(This article is an excerpt from the book Drops of Awesome.)
I was walking my son, Oscar, to the bus stop. I didn’t often walk him to the school bus. He was in second grade and pretty independent, and I was usually busy getting myself and his sisters ready because I’m semi-nocturnal and I sleep later than I plan to most mornings.
When it was time for school, he would usually say goodbye and head up the hill by himself. But this morning I’d made time, and we were walking together, just the two of us. About halfway to the bus, Oscar reached out and grabbed my hand in an uninhibited way that I knew wouldn’t last forever. He was seven at the time, but unfortunately for me and my wish to freeze all my kids at their current ages, he’d likely keep growing. He’d turn eight and then nine and probably ten after that. How many twelve-year-old boys do you see interdigitating with their mommies? Exactly.
So I squeezed his hand, felt the rare Seattle sun on my face, and told him I loved him. In that moment I was nearly perfectly happy.
Then the thought came into my mind, a gift from that joy-shriveling jerk in my head, That’s awesome that you’re walking him to the bus stop and putting on this “mother of the year” act today. What about yesterday and the day before that? You hardly ever walk him to the bus. He’s probably holding your hand because he’s desperate for the love and attention you haven’t been showing him.
My bubble burst. I looked down into his smiling face.
I am a crap mom, I thought.
But then an alarm went off inside my head, and another thought came.
Kathryn. What is wrong with you? You are being an awesome mom in this moment. Your child is happy. You are loving him and caring for him. He’s well fed and dressed. You’re walking to the bus stop in the early morning, and you’re already wearing a bra, for heck’s sake. Do not rob yourself of this moment’s joy because of what you failed to do yesterday or what you fear you might not do tomorrow.
……. ……. ……. …….
As I said goodbye to Oscar and began my walk back home, my mind started to shift. My life could not go on like this. There had to be a way to enjoy these moments, to simply be happy without beating myself up for all my failures. My imperfections weren’t going anywhere, but the internal flogging had to stop. I needed to send my negative voice packing and replace it with something, and fast, before it took over completely.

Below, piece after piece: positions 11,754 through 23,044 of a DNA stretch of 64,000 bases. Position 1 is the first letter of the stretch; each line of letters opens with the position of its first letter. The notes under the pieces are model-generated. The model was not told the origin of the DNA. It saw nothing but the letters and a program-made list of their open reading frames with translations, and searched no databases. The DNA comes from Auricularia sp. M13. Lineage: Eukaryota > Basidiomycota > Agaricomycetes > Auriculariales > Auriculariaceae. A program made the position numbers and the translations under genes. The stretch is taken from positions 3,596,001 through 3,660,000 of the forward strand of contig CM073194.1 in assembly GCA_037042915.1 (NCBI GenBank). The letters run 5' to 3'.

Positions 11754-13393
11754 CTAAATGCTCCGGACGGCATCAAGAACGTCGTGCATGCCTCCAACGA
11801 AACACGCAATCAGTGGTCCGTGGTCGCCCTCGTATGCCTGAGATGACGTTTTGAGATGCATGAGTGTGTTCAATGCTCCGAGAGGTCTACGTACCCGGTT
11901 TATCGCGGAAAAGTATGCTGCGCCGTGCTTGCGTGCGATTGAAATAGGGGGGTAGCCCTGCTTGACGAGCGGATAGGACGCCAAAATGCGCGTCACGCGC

That’s when it hit me: Drops of Awesome! Every time you do something good, something kind, something productive, it’s a Drop in your Bucket of Awesome. You don’t lose Drops for every misstep. You can only build. You can only fill.
I walked Oscar to the bus. Bam! Drop of Awesome!
I fed him fruit with breakfast. Drop of Awesome!
I told him I loved him. Drop of Awesome!
I wore a bra and brushed my teeth before schlepping it up that hill. Two fat Drops of Awesome!
All day long I chanted these words in my head. I picked up that Tootsie Roll wrapper off the front porch instead of stepping over it for the eleventy hundredth time. Drop of Awesome! I unloaded one dish from the dishwasher when I walked through the kitchen on my way to the bathroom. Drop of Awesome! I texted my sad neighbor to say I was thinking about her. Drop of Awesome! I had an unproductive, critical thought about one of my kids, but I brushed it away and replaced it with love. Drop of Awesome!
When I started thinking about my life in terms of adding these little Drops of Awesome for every tiny act of good, I found that I was doing more and more of them because it’s a lot more fun to do good when you’re rewarded with joy, rather than being punished with guilt for every failure in your past.
By the end of the day, I realized something important. If I was spending time with my kids, really listening to them with attention, then I was a good listener, regardless of the fifty other times I’d brushed them off or multi-tasked while they were talking over the past week. And it felt really good to be that person.
If I was wiping the table after dinner, then I was a person who cleans as she goes.
If I paid today’s bills as they came in rather than stashing them on the kitchen’s Counter of Doom with all the others, then I was a non-procrastinator, whether or not the Counter of Doom remained.
As I added up these Drops of Awesome, I found that in those moments, I actually became the person I had always wanted to be.
(Image via Shutterstock)
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